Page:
MetroPCS may be the nation's fifth-largest carrier, but it plays in its own league. That's a fact I can appreciate when comparing its no-contract, 4G LTE phones to those on Verizon, AT&T, and Sprint (T-Mobile has 4G, but not yet the LTE standard.) The phones will typically have more modest features, and the network won't be as zippy.
So with that in mind, the Samsung Galaxy Attain 4G is a nice addition to the carrier's lineup. It's much more eye-catching than the bland-looking LG Connect 4G, the second new handset that Metro announced at CES this year, and the specs are bountiful enough to keep your interest--and keep the price to a sensible $199.99, after a $50 mail-in rebate. Now all you have to decide is if the network has enough muscle for your mayhem.
The Galaxy Attain 4G will be available in the coming weeks.
With a silver rim, sides, and backing to offset the glossy black face, the Galaxy Attain 4G is a pretty good-looking phone. It comes in at some fairly typical standards, at about 4.5 inches tall by 2.6 inches wide by 0.4 inch thick, but unless you're obsessed with thinness, its dimensions won't get in your way. I was able to slip it into the back pocket of my favorite jeans, and hold it comfortably to my ear. It weighs in at about 4.5 ounces.
Speaking of screen size, the Galaxy Attain 4G has a 3.5-inch LCD touch display with an HVGA display (that's 320x480 pixels, if you're counting.) It looks bright and colorful thanks to the darker background and brighter icons, but will fade in direct sunlight.
As with the vast majority of handsets announced at CES this January, the Galaxy Attain 4G features Android 2.3 Gingerbread as its operating system. Samsung's TouchWiz interface rides on top, offering Samsung's familiar take on Android. There's the one-touch access to system settings from the pull-down menu, for instance, the overview screen you get by pinching any of the seven customizable home screens, and the look and feel of the app tray.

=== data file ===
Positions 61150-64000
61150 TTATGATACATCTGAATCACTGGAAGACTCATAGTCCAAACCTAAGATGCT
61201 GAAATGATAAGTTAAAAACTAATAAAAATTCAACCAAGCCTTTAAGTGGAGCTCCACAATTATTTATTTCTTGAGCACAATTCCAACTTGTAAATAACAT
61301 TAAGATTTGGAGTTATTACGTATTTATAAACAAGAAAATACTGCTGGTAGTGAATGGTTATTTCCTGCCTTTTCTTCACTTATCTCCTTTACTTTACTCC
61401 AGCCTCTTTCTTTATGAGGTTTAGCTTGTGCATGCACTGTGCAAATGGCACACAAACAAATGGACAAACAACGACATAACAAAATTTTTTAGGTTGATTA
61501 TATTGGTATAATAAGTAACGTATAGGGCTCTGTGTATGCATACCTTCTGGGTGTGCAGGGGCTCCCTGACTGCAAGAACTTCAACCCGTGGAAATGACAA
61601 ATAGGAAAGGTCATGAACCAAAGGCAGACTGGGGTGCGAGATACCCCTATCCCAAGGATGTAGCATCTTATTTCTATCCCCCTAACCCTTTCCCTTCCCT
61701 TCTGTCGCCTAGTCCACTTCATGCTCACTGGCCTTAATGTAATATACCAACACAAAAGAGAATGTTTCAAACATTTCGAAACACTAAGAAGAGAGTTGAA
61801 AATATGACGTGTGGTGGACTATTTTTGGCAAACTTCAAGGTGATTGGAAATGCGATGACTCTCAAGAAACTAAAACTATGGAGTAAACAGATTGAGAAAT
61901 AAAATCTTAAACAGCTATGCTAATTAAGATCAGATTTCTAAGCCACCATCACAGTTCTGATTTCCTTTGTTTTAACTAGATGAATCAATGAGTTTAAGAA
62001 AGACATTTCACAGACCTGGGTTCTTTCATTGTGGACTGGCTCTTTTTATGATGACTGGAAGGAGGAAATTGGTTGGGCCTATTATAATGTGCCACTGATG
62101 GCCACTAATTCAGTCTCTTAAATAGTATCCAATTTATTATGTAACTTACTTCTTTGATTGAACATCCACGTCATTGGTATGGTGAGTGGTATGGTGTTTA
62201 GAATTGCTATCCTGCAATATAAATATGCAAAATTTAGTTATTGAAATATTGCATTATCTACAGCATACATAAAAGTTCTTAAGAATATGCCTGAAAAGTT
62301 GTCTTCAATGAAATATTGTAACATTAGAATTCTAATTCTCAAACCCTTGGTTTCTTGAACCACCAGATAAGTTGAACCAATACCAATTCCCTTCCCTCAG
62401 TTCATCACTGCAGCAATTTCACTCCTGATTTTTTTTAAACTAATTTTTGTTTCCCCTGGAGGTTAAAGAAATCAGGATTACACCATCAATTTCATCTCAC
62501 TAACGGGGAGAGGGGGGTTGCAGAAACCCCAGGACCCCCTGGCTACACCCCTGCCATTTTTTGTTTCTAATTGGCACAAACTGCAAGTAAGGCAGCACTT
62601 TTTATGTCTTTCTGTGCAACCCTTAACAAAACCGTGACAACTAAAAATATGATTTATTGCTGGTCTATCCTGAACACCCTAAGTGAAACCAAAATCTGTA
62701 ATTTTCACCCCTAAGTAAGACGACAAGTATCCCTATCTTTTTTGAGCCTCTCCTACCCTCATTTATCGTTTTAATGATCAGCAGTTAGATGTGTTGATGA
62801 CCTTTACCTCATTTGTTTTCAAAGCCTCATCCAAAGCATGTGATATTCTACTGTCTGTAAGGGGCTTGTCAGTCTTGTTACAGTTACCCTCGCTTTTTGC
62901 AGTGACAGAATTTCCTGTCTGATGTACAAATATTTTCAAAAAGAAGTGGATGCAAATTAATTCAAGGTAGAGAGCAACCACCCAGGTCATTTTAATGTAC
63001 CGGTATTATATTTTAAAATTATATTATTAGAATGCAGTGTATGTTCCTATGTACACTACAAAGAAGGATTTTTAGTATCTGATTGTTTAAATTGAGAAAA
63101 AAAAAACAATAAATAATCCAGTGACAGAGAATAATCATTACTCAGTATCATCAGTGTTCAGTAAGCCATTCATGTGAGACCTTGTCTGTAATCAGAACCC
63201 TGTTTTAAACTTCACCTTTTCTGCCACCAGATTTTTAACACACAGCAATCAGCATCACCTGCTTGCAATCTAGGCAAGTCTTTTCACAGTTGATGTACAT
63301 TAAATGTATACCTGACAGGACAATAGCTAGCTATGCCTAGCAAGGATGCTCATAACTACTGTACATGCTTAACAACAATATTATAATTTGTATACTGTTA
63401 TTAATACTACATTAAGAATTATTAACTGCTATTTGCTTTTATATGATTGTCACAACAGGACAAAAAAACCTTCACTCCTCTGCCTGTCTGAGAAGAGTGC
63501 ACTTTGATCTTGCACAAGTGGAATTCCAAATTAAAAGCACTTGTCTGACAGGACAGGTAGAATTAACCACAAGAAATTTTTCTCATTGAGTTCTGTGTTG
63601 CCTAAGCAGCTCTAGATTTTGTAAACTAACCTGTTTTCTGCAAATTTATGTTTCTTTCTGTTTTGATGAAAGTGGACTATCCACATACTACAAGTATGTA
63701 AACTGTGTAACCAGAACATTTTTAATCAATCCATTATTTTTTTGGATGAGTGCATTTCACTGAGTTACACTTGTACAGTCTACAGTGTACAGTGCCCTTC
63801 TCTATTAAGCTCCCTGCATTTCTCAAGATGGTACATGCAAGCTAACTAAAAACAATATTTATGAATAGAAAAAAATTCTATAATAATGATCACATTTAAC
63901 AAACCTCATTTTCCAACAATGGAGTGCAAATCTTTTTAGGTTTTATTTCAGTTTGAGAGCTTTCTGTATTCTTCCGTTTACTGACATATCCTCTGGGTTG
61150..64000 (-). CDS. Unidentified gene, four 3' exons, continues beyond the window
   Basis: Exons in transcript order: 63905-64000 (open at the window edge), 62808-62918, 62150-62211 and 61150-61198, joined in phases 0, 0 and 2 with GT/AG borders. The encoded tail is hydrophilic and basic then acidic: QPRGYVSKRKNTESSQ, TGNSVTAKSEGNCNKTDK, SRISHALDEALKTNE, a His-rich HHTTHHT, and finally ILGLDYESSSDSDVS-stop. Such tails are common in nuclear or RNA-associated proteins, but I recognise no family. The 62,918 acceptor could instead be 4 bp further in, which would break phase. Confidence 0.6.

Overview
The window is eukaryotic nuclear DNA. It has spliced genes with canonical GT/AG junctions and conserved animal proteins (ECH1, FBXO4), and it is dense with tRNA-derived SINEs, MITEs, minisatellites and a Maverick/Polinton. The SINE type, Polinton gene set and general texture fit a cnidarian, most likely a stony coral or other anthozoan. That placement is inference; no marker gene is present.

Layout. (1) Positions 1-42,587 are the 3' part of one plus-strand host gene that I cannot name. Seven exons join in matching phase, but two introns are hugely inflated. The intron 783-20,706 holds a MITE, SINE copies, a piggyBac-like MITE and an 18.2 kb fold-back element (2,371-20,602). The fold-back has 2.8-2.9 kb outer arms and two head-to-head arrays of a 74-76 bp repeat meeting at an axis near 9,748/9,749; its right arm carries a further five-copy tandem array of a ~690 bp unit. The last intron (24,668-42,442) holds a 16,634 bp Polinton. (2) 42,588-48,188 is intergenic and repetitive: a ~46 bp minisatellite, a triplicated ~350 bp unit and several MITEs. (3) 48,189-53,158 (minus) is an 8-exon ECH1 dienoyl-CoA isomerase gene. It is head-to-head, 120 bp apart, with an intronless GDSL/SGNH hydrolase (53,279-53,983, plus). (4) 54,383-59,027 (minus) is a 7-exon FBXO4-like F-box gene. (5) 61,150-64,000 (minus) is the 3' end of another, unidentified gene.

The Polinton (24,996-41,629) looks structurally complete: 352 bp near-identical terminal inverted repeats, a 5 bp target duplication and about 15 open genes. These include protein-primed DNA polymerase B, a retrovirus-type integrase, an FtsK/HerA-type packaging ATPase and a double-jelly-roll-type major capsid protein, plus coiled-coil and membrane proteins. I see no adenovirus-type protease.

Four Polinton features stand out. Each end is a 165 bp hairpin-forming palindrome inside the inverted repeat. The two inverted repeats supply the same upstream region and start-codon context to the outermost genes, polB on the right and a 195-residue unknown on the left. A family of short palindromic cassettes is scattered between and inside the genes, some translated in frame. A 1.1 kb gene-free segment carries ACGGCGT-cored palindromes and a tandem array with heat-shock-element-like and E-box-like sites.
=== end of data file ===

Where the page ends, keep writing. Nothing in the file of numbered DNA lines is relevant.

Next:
Below the display, Samsung has added four physical buttons to assist with navigation--they map to the usual Menu, Home, Back, and Search functions. Most handsets opt for the touch-sensitive route instead, but I must admit that I like the responsiveness and feel of these backlit buttons.
Like so many smartphones these days, I'm glad to see that the Galaxy Attain 4G has two cameras, a 3.2-megapixel rear-facing lens and a 1.3-megapixel front-facing camera that's situated above the display. There's a physical camera button on the right spine, which I really like. Press and hold it to wake the camera app.
As for the rest of the externals, there's a Micro-USB charging port on the bottom, the volume rocker on the left spine, and a 3.5 millimeter headset jack on top. Next to that is the power button, which is about the same size and shape. Beneath the silvery, dimpled back cover is access to the microSD card slot. It'll take up to 32GB in external memory, but the phone starts you off with 2GB already inserted.
An Android phone, the Galaxy Attain 4G has the standard set of tricks, including Wi-Fi, Bluetooth, GPS, and voice search. There's an almost-unlimited address book and social networking integration, along with communication staples like e-mail, text and multimedia messaging, and speakerphone. There's also access to Google's vast web of online services, including Google Music and YouTube.
One difference is that there's no hot-spot support with MetroPCS, since that's usually a feature that tacks on an extra $20-to-$30 per month, and Metro is all about offering the unlimited bundle.
In addition to the usual bagful of Google apps, you'll find things like the Swype virtual keyboard that's loaded by default (you can switch keyboards, though.) Between Samsung and MetroPCS, there's a heap of other preinstalled programs, like Samsung's AllShare app for sharing media with DLNA-compatible devices; social-networking apps; a bevy of MetroPCS apps for managing your account; Rhapsody music, and some productivity titles. Unfortunately, you won't be able to uninstall any apps that crowd you, but you can download anything else your heart desires from the Android Market.
Let's just get this out of the way--the worst part of the camera software on the Galaxy Attain 4G is the fact that it's stuck in landscape mode. The orientation won't stop you from taking portrait shots, but the controls don't follow you, and you'll be forced to view your vertical shot in a horizontal mode. It's inconvenient and distracting, to say the least.
The rest of the controls are straightforward enough, and switching between camera and video mode, or front-facing and rear-facing cameras, is pretty easy. The same goes for toggling on the flash, setting exposure, and fiddling with the other settings for focus and scenes. There are 14 of those, incidentally, and they range from backlit to beach/snow, night, sports, and indoor configurations.